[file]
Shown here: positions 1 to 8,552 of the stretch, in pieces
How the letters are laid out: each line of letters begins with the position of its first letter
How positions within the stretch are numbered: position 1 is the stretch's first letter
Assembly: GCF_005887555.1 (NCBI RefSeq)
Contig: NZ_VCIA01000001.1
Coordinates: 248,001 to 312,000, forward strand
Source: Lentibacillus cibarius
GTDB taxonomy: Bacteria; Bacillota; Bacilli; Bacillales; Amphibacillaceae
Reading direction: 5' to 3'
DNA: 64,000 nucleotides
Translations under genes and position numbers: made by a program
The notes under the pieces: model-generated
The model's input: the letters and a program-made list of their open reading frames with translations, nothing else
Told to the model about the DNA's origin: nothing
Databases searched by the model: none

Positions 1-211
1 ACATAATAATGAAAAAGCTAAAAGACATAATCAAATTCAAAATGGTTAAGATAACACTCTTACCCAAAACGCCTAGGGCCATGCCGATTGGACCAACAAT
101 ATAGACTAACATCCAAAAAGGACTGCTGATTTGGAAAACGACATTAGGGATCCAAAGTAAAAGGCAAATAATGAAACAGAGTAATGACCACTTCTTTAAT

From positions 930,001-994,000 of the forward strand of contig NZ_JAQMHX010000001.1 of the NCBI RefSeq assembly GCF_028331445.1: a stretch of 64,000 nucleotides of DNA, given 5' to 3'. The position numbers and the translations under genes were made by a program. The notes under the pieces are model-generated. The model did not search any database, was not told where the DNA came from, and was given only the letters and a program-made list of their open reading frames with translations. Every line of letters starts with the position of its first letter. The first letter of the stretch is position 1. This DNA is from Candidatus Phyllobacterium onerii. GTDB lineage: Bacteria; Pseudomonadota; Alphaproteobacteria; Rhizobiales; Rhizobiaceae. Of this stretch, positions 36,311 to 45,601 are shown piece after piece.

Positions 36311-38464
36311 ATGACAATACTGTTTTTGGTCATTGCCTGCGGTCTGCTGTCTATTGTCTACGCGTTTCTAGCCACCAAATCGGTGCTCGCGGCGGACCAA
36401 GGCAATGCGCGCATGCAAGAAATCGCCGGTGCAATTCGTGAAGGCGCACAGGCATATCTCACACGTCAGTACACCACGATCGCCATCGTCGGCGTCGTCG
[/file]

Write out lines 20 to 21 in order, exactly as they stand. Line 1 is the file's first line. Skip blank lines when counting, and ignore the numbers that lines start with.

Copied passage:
Positions 36311-38464
36311 ATGACAATACTGTTTTTGGTCATTGCCTGCGGTCTGCTGTCTATTGTCTACGCGTTTCTAGCCACCAAATCGGTGCTCGCGGCGGACCAA